What is a Mojave Desert Sidewinder
Mojave Desert Sidewinder Overview
The Mojave Desert Sidewinder is one of three subspecies of sidewinders that lives in the American southwest as well as northwestern Mexico.
Sidewinders are a type of pit viper related to the rattlesnake and while they both have rattles, sidewinders sound a little different. In ordinary rattlesnakes, like the Western Diamondback or Panamint Rattlesnake, the noise their tails make when they shake them sounds a lot like if you took a rattle and just shook it extremely hard. In sidewinders, the rattle tends to have more of a buzz or hum. Besides their slightly different sounding rattle, sidewinders have another unique trait that helps them stand out against the backdrop of other rattlesnakes, and its all in how they move.
As you could’ve guessed, Mojave Desert Sidewinders move by using a side winding motion that sends the snake forward but at a diagonal or sideways angle. They do this because if they were to slither straight like most snakes, they would dig themselves a rut unable to climb up inclines of loose sand effectively, and could even end up accidentally buried.
While they can cover great distances across the sand, sidewinders actually find areas where rodents and lizards are common and bury themselves in the sand and wait. A lot of times, its prey sources can bolt faster than it can side wind so these snakes have turned to the art of ambushing.
Another purpose for this form of locomotion is that it prevents their whole body from making contact with the hot ground all at once. When side winding, the point of contact with the sand is minimal, only allowing 2 or 3 sections of its body to touch at any given time.
Because Mojave Desert Sidewinders are a type of rattlesnake, they possess venom that they use to immobilize prey. Even though their venom is not as potent or delivered in mass quantities like with the Western Diamondback Rattlesnake, it still has the potential to cause extreme damage or even death if left untreated.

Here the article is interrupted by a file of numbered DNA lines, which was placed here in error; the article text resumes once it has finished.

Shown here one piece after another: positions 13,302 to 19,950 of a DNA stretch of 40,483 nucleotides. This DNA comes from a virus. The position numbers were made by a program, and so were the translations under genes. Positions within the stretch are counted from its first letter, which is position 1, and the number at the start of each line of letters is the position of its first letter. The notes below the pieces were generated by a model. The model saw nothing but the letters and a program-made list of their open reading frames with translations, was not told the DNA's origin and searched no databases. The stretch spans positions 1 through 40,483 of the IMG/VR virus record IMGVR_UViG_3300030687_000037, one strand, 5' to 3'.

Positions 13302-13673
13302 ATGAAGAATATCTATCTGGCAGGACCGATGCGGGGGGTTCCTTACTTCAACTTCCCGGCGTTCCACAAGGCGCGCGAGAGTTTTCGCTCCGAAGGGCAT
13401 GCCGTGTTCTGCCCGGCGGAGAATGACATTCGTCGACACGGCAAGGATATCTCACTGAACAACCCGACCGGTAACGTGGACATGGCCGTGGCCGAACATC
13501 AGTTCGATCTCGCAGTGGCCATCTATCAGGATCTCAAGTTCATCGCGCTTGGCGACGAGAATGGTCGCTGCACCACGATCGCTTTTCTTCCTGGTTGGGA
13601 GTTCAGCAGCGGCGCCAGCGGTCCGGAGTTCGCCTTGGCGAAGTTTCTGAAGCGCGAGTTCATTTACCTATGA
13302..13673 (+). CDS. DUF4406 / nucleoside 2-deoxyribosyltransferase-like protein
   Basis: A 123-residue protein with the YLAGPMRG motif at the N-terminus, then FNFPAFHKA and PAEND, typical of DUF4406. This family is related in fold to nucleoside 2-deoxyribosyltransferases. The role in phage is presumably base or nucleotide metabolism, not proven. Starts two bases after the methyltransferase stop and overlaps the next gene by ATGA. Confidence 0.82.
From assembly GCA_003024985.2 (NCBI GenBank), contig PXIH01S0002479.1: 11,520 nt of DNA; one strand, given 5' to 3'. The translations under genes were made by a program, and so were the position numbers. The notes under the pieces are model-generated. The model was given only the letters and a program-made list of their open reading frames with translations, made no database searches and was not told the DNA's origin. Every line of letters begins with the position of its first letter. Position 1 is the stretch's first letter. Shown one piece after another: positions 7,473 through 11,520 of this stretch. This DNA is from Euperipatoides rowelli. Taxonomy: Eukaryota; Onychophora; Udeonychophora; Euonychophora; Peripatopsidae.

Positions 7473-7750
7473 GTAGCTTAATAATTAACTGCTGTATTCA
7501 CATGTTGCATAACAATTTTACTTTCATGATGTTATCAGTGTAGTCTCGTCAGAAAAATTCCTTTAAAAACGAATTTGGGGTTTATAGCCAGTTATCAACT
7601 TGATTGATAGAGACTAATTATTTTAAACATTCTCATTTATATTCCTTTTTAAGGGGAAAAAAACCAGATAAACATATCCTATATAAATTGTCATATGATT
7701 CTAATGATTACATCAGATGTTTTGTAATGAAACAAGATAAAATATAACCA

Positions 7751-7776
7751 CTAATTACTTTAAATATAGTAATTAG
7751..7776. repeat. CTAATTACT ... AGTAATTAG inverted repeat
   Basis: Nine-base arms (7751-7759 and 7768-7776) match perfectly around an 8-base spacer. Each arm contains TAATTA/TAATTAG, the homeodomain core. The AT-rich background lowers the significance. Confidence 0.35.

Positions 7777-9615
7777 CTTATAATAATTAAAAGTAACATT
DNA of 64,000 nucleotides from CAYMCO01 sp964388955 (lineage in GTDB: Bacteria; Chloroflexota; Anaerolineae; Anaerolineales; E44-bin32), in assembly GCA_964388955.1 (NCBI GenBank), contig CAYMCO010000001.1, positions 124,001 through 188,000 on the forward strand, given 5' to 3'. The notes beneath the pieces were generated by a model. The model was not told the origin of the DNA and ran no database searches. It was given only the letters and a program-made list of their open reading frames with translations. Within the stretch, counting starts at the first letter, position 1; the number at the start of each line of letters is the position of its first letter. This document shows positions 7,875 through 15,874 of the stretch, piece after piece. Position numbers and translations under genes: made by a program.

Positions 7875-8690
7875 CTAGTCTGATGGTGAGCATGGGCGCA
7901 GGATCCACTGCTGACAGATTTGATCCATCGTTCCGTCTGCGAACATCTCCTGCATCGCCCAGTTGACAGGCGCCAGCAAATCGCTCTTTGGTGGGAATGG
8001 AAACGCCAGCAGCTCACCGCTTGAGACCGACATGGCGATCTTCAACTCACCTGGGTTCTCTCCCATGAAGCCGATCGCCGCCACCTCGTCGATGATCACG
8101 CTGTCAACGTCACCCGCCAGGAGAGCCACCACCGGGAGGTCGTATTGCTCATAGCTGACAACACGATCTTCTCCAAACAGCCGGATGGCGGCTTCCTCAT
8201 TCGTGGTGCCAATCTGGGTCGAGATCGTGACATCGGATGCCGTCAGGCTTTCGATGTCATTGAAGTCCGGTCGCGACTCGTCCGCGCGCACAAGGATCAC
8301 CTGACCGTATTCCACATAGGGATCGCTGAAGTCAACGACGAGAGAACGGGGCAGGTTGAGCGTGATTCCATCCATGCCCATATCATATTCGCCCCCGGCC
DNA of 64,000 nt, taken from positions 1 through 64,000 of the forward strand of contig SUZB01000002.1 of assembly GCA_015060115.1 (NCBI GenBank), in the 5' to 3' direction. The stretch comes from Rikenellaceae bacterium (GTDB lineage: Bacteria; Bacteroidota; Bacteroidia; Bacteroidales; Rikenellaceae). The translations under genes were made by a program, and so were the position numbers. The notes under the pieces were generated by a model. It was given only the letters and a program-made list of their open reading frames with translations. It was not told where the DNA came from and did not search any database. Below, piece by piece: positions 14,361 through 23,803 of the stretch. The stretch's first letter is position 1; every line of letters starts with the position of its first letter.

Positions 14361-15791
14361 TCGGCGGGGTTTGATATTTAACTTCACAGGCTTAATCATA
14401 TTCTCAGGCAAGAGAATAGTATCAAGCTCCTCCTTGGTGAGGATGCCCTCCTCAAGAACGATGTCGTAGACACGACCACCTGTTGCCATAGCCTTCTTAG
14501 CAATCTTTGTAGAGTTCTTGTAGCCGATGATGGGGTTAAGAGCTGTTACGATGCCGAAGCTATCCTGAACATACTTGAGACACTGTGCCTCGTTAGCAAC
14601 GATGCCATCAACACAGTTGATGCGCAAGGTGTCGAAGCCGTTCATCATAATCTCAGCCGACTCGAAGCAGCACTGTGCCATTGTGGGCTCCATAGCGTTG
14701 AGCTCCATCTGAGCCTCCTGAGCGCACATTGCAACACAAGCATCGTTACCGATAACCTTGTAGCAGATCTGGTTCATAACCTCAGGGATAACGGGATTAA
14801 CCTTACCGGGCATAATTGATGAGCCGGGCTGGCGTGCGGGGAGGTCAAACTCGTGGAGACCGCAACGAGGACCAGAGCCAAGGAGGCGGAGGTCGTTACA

A very smart rule of thumb when out in the desert to live by is to treat every rattlesnake bite like its from the most venomous snake out there, even if its from a “lesser” rattlesnake. There is no point in trying to tough it out, seek medical attention immediately.
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- Kingdom: Animalia
- Phylum: Chordata
- Class: Reptilia
- Order: Squamata
- Suborder: Serpentes
- Family: Viperidae
- Genus: Crotalus
- Species: Cerastes
- Subspecies: cerastes
Related Article >> Reptiles
Size and Body Description
Mojave Desert Sidewinders are a small to medium sized snake with females growing to be larger than males.
Their coloring matches their environment being gray, light brown or tan, cream, or a yellowish brown. The snake is also has dark splotches on its back with smaller splotches or dots on its side.
The Mojave Desert Sidewinder has a triangle shaped head with two dark stripes that start at their eye and stretch all the way to the back of their jaw. Like other sidewinders, this snake has two scales above its eyes that point up giving it the appearance of having horns.
Mojave Desert Sidewinders will grow anywhere from 17 to 33 inches in length with baby sidewinders being around 7 inches at birth.
Mojave Desert Sidewinders diet consists mainly of lizards, small mammals, and birds.
Mating season for the Mojave Desert Sidewinders begins in spring with live young being born in the summer to early fall. Female snakes will give birth to around 2 to 18 young at a time with an average of around 10.
Living in the deserts of the southwest United States, Mojave Desert Sidewinders can be found in southeastern California, southern Nevada, western Arizona, and southwestern Utah.
In Mexico, these snakes live in western Sonora as well as the eastern side of Baja California.
How Long do Mojave Desert Sidewinders Live
Mojave Desert Sidewinders have a relatively short life for a snake, at least for females. On average, female snakes will live to be about 5 years old while the males may live to be up to 13.
As of writing this, the Mojave Desert Sidewinder has a stable population and is listed as a least concern species by the IUCN.
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